Wednesday, October 7, 2015

Recognizing a Major Chinese Innovator: China's Answer to Gutenberg

For those interested in the contributions of China to innovation throughout history, a significant event will take place in a quiet little Midwest town this month that may interest you. On October 15, 2015, the  Paper Industry International Hall of Fame in Appleton, Wisconsin will induct six people into its Hall of Fame. This unusual industrial hall of fame has around 120 or so honorees at the moment, mostly North American and European business leaders and scientists. This year, though, one of the new inductees is an innovator and leader from ancient China who can be considered as China’s answer to Gutenberg.

Gutenberg is frequently honored as one of the most important inventors ever for giving us the world’s first book printed with movable type. The printing of Gutenberg's Bible was a remarkable achievement from around 1455. As with many inventions long thought to have had European origins, there’s a touch of Eastern flavor in this one, for Gutenberg’s work came 142 years after the world’s first actual mass-produced printed book made with movable type, a Chinese book you probably haven't heard of. It's the large Book of Farming (or the Nong Shu) from China, printed in 1313 by Wang Zhen, as Wikipedia explains.

Wang Zhen was an official in central China in a difficult economic era in which famine was a serious risk. He recognized that vast amounts of agricultural technology scattered across the nation needed to be preserved to help all of China reduce famine and be more agriculturally productive. To achieve his quest of broadly spreading and archiving information, he took a Chinese invention, movable type, and improved it to create a practical way of organizing and selecting individual characters to print an entire book.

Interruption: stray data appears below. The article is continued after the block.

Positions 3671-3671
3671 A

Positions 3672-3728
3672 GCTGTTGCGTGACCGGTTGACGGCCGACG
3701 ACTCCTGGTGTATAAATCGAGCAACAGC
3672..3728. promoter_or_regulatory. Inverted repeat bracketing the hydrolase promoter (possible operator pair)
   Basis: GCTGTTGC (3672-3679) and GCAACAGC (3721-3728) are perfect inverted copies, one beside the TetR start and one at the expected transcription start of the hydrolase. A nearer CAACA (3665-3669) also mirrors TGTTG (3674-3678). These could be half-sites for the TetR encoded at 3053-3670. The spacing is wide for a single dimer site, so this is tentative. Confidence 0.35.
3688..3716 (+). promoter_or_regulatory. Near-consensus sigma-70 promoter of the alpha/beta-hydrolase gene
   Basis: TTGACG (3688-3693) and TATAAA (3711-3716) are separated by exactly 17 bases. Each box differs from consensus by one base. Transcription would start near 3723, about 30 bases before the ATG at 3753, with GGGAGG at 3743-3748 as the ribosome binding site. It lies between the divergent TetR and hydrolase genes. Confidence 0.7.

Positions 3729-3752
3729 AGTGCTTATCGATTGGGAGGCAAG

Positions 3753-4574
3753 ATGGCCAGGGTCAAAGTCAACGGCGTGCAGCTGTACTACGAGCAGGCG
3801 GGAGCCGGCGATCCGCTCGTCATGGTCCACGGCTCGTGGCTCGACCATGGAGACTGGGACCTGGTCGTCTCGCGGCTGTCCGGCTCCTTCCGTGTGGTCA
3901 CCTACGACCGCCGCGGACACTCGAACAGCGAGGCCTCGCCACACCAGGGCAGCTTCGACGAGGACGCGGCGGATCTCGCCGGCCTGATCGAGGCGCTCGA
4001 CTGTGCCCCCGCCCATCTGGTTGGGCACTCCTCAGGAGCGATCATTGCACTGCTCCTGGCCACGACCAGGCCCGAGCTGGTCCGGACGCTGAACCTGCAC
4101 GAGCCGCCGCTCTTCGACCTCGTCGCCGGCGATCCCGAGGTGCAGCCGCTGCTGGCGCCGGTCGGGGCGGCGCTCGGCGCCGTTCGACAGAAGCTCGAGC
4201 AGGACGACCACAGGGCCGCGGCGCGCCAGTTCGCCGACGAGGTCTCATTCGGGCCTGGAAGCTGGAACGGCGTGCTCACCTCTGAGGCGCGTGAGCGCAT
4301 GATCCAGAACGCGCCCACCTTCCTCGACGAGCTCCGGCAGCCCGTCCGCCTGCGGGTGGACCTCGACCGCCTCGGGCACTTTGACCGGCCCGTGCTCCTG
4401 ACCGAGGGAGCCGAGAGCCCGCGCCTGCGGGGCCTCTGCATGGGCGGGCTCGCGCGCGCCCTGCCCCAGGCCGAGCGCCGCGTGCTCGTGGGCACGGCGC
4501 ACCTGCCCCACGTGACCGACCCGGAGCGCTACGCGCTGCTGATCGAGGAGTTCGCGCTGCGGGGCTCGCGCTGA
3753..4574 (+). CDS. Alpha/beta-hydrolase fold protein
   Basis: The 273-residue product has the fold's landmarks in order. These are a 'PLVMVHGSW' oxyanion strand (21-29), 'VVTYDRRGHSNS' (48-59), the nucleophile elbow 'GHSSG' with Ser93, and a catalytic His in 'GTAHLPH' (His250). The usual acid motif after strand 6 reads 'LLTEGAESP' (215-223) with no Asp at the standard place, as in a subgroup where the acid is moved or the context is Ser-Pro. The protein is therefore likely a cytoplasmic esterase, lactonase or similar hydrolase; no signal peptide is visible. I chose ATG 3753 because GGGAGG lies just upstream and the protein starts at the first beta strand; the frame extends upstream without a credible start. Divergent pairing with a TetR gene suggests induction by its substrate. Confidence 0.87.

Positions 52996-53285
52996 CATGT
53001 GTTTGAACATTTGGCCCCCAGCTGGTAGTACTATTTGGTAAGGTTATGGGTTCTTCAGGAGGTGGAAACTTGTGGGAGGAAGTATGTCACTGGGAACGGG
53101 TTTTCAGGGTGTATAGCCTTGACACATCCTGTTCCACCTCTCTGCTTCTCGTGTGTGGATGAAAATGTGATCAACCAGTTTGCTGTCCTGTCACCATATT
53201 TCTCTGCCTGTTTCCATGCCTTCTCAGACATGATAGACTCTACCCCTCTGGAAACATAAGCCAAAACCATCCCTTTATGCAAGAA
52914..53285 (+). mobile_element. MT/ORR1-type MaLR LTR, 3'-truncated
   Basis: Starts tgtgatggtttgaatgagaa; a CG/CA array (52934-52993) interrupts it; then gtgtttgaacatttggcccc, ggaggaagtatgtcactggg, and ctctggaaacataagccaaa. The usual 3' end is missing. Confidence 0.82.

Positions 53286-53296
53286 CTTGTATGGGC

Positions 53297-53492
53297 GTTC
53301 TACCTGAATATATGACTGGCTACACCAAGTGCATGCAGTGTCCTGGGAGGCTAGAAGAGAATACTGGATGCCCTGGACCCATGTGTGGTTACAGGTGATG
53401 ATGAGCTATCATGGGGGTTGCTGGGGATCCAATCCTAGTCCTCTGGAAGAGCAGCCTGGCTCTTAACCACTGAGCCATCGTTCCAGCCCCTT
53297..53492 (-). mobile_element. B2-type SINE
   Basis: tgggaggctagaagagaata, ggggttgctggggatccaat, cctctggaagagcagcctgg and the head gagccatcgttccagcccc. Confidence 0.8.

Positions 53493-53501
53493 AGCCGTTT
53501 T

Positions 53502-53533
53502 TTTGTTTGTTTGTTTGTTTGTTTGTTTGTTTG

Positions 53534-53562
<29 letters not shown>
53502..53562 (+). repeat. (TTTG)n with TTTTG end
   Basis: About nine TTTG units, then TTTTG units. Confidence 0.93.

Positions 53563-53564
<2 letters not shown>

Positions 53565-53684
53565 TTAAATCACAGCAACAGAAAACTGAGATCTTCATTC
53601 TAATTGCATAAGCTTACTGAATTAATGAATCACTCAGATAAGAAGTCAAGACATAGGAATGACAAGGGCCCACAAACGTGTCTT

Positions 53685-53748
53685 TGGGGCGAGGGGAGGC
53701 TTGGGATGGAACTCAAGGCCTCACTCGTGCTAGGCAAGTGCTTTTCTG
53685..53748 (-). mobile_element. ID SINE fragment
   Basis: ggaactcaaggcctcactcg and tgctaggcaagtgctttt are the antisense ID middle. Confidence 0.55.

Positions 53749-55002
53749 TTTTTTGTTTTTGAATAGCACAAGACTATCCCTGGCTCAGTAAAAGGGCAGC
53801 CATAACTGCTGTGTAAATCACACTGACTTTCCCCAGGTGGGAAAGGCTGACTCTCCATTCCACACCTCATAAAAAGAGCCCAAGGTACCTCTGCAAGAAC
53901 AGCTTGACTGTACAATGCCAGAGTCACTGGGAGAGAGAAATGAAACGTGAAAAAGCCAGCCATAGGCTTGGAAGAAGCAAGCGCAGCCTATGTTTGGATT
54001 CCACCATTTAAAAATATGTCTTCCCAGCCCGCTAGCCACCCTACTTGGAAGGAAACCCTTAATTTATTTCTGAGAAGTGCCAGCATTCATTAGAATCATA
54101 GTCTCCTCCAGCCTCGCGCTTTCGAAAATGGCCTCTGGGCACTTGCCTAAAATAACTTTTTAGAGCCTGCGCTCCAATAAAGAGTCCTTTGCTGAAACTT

He used carved wooden blocks for each character, and developed a sophisticated way of arranging them on two rotating tables to allow typesetters to quickly find needed characters to place them in his press. The Nong Shu was printed and preserved many notable inventions in China, including an early form of a practical blast furnace for making molten iron driven with a reciprocating piston attached to water works, something long that to be a later European invention.

Recognizing Wang Zhen in the Paper Industry International Hall of Fame ( for his important role in the advance of printing and, indirectly, the growth of the paper industry, is a significant step.  I look forward to many more Asian inventors, scientists, and business leaders being recognized in the Hall of Fame in future years. The historical contributions of China in numerous fields have received far too little attention, and I’m delighted to see folks in Appleton taking the lead in rectifying this problem. Kudos to the Paper Industry International Hall of Fame!

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